Scientists Are Leaving the US and Heading Back to China
Patterns of international cooperation are changing. What we are sure is that Chinese scientists leaving the United States is bad news for Washington.
August 21, 2023
Linwen
Editor-in-Chief, The China Academy
ASK Zhang Weiwei
Director of Fudan University China Institute, Political Scientist
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On August 27th, the 44-year-old “China-U.S. Science and Technology Cooperation Agreement” is set to expire, and the effort to renew this agreement is facing an uphill battle in the U.S. Congress.

The “China-U.S. Science and Technology Cooperation Agreement” establishes an equal cooperative relationship that has brought benefits to both China, the United States, and the world. In fact, this agreement is not so much about the so-called sensitive technologies, but primarily encompasses foundational research, including areas such as environmental science, agricultural science, physics, and chemistry.

Cooperation in scientific research is the latest casualty of the deteriorating relation between the world’s top 2 powerhouses of science. The fate of this longstanding mutually beneficial agreement has worried many in the US. The Wall Street Journal has voiced its concern, suggesting that the US is turning away from its biggest scientific partner at a precarious time, and warned that cutting research ties with China would threaten American progress in critical areas.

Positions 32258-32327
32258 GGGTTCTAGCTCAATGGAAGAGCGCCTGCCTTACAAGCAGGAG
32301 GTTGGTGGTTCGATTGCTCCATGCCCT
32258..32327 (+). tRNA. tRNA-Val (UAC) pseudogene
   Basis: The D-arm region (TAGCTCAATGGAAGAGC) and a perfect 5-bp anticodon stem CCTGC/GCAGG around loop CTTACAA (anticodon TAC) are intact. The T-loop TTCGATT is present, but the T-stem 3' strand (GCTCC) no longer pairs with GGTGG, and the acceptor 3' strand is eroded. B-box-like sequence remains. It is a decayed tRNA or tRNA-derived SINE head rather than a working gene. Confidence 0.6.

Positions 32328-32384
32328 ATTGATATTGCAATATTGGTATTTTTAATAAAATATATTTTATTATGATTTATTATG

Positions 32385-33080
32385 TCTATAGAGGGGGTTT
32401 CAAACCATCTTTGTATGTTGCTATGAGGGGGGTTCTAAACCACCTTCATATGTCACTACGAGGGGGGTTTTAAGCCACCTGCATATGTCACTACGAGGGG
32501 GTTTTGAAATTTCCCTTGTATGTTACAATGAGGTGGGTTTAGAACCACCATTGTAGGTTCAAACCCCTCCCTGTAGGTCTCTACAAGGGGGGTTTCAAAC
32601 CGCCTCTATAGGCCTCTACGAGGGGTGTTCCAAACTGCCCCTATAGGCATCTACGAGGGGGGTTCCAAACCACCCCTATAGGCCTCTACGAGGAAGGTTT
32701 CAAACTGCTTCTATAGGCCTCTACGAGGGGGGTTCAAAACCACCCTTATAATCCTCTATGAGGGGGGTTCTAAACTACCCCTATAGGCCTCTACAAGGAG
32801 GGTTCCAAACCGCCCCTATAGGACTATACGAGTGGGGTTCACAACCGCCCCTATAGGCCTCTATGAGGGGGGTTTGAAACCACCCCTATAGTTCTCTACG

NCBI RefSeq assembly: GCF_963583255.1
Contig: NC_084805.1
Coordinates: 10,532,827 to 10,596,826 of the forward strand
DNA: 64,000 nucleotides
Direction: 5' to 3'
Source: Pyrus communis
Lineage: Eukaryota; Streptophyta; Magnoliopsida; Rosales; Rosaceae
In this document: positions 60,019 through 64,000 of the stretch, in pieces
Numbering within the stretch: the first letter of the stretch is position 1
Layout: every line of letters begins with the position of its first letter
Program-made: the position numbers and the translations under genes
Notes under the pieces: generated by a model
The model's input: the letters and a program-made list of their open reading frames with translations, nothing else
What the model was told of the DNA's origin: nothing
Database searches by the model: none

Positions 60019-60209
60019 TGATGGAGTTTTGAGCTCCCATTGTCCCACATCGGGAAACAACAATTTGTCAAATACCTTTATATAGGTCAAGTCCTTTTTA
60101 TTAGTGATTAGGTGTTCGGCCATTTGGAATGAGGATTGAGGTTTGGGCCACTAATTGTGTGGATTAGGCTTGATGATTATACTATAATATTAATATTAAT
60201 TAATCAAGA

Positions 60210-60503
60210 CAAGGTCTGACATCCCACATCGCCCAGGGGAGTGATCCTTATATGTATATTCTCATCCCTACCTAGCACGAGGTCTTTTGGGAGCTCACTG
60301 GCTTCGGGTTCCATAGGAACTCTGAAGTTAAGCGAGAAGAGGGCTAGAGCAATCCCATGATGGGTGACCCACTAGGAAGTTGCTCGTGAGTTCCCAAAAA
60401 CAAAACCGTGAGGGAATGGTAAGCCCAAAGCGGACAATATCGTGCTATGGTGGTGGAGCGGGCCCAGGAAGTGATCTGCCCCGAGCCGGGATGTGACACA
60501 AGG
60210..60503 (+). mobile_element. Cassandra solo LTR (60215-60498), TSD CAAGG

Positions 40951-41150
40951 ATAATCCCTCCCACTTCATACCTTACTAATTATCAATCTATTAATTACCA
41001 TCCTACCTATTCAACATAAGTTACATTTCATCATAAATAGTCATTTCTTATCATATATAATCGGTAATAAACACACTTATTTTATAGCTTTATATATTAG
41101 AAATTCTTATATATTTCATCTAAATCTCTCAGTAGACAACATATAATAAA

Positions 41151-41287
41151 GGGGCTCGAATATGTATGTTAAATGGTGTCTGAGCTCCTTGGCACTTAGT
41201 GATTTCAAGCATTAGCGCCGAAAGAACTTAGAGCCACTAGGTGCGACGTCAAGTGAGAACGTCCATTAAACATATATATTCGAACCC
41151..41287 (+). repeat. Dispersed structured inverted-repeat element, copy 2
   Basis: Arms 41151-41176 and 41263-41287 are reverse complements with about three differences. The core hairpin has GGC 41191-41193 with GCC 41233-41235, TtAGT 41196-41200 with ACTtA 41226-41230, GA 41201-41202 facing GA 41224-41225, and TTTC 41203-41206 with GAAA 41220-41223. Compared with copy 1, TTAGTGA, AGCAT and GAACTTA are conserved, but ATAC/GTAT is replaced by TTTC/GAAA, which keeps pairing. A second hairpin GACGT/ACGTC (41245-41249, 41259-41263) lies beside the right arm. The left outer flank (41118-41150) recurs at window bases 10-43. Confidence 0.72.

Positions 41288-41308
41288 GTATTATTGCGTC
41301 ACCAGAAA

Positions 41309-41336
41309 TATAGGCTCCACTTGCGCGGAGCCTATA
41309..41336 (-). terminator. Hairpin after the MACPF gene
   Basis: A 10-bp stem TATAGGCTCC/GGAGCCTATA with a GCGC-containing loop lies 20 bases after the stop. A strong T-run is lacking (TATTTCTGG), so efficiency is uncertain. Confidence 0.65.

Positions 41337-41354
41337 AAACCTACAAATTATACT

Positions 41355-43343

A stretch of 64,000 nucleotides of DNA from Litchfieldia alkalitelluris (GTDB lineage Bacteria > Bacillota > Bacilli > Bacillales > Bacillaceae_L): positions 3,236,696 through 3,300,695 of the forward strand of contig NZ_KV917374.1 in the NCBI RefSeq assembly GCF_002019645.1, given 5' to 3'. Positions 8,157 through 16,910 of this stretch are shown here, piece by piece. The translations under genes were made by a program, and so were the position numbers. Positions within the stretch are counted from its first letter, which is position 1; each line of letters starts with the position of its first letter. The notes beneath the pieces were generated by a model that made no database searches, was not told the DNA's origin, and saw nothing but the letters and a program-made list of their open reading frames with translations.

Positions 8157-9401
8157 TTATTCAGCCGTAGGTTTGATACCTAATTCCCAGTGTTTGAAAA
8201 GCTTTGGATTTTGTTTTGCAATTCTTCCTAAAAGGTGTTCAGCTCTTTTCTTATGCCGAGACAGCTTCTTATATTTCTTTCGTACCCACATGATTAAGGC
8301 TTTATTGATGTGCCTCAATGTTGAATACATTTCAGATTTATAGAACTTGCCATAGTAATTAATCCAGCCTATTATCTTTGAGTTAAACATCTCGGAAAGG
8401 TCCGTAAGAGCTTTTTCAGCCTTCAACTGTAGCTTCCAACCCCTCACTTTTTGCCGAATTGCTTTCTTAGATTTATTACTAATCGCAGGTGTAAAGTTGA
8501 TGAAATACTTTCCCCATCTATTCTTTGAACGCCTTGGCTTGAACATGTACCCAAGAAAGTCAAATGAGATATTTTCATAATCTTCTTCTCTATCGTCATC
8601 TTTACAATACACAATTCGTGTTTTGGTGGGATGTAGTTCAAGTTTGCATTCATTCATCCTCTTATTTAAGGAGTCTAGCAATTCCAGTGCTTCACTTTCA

Each with their own agenda in mind, those in the Capitol are unlikely to heed the call, however. What they don’t realize is that these hurdles might unintentionally help cure the perennial problem of brain-drain for China, and even reverse the tide. The strained political climate already takes a toll on researchers who have built their career in the US, presenting them with tough choice to make. Some have made up their mind.

Recently, Guan Kunliang, a renowned biochemist and former distinguished professor at the University of California, San Diego (UCSD), made headlines by announcing his decision to return to China to join Zhejiang University. He is not alone in this choice, as many other top scientists have also chosen to leave the United States and go back to China, including Zhu Songchun, a computer scientist from the University of California, Los Angeles, and Xie Xiaoliang, former Harvard professor and biophysical chemist.

As China-US relations become increasingly tense and the US expands extra scrutiny of Chinese researchers, the number of overseas Chinese scientists choosing to leave the United States has surged dramatically in the last decade or so.

According to a report last month in the Proceedings of the National Academy of Sciences (PNAS), the number of Chinese scientists leaving the US for China or elsewhere increased from 900 in 2010 to 2,621 in 2021. Among them, the rate of return accelerated between 2018 and 2021.

Citing data collected by researchers from Princeton University, Harvard University and the Massachusetts Institute of Technology, the Wall Street Journal reported that in 2021 alone, more than 1,400 Chinese scientists gave up academic or corporate posts in the United States, with many even abandoning tenured positions to return home, marking a 22% increase over the previous year.

Although this number accounts for only a small fraction of Chinese scientists in the United States, the rapid overall growth in data still reflects growing concerns among researchers. Many are concerned about the wide scope of suspicions in today’s tense political climate.